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ONE PHOTO – ONE STORY

18.09.2014

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“At the end of January 2011, I returned from a trip to Transnistria and began scanning through my negatives. In one of the photos, taken at the train station in Bender on the border to Moldova, I suddenly discovered a woman I hadn't noticed while taking the picture.

Officially speaking, Transnistria doesn't exist. Unrecognised by any other country, the inhabitants continue undeterred fighting to break away from Moldova. 500 000 people live here – with passports and a currency that has no value abroad. Transnistria is also frequently referred to as a Soviet 'Open Air Museum'. If you walk around the capital, Tiraspol, or the town of Bender, this thought certainly does come to mind. At the same time is seems too cute for me – especially when you consider what's currently happening in Transnistria's neighbourhood, specifically in East Ukraine.

Looking through further negatives, I also noticed that the composition of the photos is consistent:  vanishing point in the middle, straight lines, and that's it. Virtually no experiments. And maybe that clearly defines the things that I saw: there's a lot that's special, but simple, at least from a western perspective. It's like that virtually everywhere in the country.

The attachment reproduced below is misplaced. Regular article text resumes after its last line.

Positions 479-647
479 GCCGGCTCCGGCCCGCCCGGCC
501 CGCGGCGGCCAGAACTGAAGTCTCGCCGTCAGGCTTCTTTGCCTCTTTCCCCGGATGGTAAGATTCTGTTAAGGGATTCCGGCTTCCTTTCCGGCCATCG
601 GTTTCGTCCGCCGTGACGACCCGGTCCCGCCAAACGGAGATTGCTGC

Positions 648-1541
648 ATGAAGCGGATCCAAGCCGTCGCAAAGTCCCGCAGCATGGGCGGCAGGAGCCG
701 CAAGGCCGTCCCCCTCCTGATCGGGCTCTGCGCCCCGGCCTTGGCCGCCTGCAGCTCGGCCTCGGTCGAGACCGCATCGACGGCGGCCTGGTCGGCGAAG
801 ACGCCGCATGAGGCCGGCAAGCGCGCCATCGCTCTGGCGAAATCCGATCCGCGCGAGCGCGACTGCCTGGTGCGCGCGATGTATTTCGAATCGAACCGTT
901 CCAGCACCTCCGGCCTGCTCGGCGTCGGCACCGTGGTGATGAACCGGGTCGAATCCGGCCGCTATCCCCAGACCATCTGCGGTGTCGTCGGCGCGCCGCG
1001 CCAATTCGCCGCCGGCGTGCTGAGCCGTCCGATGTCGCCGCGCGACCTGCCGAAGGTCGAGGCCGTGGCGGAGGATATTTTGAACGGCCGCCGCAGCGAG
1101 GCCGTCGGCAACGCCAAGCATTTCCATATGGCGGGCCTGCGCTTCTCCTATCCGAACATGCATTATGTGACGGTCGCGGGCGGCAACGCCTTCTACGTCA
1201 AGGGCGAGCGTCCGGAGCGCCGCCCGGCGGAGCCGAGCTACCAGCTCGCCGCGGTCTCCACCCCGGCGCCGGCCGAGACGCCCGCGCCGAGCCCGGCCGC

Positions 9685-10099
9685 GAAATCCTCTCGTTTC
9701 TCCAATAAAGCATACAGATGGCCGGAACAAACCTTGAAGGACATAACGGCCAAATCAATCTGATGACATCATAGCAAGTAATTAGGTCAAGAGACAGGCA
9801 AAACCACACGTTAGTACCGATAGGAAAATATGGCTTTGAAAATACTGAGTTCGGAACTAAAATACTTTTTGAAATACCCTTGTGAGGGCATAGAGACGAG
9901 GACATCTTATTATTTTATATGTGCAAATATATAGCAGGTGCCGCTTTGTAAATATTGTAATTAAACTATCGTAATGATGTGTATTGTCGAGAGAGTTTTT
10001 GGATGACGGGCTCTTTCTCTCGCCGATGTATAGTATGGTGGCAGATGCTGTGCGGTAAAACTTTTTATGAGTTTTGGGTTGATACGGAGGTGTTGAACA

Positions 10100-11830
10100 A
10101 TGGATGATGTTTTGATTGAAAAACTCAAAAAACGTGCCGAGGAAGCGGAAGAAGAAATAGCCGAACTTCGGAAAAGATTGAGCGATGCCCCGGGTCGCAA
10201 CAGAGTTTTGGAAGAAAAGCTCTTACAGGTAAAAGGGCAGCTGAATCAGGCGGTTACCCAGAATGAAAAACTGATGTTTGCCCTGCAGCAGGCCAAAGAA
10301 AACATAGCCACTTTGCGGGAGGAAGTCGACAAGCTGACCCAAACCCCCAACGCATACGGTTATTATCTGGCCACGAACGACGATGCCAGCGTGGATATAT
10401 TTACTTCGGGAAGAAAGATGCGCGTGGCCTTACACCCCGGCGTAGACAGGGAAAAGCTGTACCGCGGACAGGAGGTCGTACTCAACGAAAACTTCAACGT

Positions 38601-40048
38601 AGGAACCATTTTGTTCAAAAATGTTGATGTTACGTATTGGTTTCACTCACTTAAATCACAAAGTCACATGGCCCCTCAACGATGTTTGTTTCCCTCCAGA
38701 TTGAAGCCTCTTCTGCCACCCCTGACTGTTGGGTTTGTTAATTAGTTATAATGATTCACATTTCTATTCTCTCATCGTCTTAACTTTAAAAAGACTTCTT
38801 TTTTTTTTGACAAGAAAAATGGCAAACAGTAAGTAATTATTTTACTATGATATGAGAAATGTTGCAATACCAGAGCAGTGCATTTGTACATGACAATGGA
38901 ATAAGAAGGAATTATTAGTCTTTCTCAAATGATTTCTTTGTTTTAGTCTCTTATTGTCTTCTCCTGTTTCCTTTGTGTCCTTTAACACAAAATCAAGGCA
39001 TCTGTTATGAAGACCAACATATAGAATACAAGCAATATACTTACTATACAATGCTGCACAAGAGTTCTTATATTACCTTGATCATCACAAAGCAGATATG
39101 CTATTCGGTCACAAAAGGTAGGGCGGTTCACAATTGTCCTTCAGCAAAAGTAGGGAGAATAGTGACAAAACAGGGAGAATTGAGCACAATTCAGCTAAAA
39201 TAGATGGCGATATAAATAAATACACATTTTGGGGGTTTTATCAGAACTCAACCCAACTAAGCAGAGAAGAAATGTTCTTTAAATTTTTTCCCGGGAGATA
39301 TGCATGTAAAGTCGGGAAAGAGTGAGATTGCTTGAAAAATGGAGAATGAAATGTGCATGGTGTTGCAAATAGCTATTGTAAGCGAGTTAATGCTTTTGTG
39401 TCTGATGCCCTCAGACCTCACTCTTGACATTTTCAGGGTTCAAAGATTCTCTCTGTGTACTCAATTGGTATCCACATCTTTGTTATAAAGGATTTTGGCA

A waiting room in a train station there can look like a furniture store – after all, there's enough room – and you think, 'wow, how uncomplicated!' You can keep your photos simple there.”

Jann Wilken

Born in Hamburg, Wilken studied Visual Communications in Hamburg and Zurich. After graduating he worked as a free-lance photographer, and has been published in the Süddeutsche Zeitung and Die Zeit. Wilken lives in Hamburg.


www.jannwilken.net
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